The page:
This modeling proposes making use of normal attic heat to help drive the whole system. Next shown, is use of the attic or roof heat, for inducing a natural draft. Roof construction can allow concentrated-solar venting through a chimney. A solar attic chimney can produce draft equivalent to a small electric fan during warm days. I have 20 years experience using natural draft from my solar dome attic, (but built too early before PAHS to know about it. Needless to say, I'd love to help build a project from scratch. More on solar drafts can be seen here.)
This model would need enough draft inducement from inlet to outlet. Summer air intake will "charge" the thermal mass while stabilizing the mass to comfortable temperatures. If additional fan power is needed, a solar-electric panel could provide the power just when it is needed, (during the warmest part of the day). An insulating damper may also be needed to stop heat loss during cold periods, preferably a self acting type, (powered by a solar piston).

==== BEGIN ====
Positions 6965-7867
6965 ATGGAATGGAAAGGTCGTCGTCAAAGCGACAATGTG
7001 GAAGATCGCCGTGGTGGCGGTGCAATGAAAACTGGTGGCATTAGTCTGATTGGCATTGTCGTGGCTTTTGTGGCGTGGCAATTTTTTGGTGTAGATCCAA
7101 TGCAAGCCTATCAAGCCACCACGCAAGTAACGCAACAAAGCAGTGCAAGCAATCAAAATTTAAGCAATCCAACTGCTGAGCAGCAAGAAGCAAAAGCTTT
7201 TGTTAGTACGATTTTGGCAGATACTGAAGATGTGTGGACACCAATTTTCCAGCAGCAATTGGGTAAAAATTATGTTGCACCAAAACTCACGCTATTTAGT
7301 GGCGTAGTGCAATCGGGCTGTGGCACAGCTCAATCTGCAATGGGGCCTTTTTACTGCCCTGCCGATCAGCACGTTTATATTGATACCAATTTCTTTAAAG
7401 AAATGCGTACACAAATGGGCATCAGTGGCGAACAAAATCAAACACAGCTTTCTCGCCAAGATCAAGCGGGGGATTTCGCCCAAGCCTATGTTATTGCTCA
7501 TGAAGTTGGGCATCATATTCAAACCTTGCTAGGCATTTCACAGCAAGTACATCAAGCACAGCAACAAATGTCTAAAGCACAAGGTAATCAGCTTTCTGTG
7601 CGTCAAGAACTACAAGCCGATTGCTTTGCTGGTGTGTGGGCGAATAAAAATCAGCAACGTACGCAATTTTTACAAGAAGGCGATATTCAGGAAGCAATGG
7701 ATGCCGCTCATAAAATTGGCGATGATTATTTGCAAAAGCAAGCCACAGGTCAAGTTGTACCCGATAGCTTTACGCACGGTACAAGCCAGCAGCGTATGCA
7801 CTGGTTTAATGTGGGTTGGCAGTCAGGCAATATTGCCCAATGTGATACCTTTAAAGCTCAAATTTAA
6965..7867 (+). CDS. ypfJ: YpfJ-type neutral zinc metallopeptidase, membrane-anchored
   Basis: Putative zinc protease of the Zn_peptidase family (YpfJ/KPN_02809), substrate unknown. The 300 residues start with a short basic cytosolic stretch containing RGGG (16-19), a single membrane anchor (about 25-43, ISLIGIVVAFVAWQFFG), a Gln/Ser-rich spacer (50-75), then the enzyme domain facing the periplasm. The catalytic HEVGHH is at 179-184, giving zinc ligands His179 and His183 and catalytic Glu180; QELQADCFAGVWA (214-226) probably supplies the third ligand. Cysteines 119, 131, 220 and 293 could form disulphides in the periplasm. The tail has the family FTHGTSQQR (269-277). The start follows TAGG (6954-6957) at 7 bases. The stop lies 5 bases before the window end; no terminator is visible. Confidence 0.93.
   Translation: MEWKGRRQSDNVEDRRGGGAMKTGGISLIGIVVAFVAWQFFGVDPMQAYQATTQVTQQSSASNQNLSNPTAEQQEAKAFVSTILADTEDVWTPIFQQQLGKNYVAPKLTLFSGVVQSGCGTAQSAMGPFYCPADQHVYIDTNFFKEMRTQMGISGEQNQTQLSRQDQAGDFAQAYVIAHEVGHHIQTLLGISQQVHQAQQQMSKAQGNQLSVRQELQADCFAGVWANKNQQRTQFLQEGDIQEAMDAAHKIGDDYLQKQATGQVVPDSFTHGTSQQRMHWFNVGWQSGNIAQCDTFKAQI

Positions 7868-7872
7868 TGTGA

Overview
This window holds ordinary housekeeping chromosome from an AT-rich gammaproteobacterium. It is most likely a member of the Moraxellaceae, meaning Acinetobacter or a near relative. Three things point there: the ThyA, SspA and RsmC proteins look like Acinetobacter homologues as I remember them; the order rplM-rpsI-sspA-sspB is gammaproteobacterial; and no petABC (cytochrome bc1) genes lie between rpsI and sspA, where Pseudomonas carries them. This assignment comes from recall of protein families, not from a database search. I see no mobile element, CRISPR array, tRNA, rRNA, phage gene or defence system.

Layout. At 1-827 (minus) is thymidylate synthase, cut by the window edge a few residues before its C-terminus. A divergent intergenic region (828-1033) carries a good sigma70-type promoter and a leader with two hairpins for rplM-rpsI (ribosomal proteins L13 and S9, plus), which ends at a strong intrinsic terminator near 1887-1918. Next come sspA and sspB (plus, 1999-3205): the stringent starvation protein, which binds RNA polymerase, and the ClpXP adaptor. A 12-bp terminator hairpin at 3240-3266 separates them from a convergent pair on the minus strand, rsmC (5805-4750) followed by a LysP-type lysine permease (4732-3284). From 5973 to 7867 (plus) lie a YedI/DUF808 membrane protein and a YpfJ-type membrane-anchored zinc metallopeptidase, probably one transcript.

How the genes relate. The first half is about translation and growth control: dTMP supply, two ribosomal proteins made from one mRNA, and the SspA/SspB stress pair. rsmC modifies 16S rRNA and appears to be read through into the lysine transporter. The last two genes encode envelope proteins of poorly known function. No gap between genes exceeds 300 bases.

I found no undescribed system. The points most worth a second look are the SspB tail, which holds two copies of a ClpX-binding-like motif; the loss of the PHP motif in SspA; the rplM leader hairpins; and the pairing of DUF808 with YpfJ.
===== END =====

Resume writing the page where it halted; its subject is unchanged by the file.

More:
The thermal mass is connected to the house interior trough the cellar. It is blanketed all around except for underneath (with purple insulation). While straight pipe- paths are illustrated, in reality the pipes should be made equal in length. Additional interior pipe length is needed to accommodate the cellar contours.
Such models could ideally be analyzed with thermal software to verify what kind of configurations are effective and most expedient for particular regions. Computer thermal modeling could provide us with valuable clues and findings. Good thermal software is generally available but at high cost. I cannot afford the software costs but want to offer precision-3D-modeling to support thermal modeling. Just ask for Bo! (1-207-342-5796)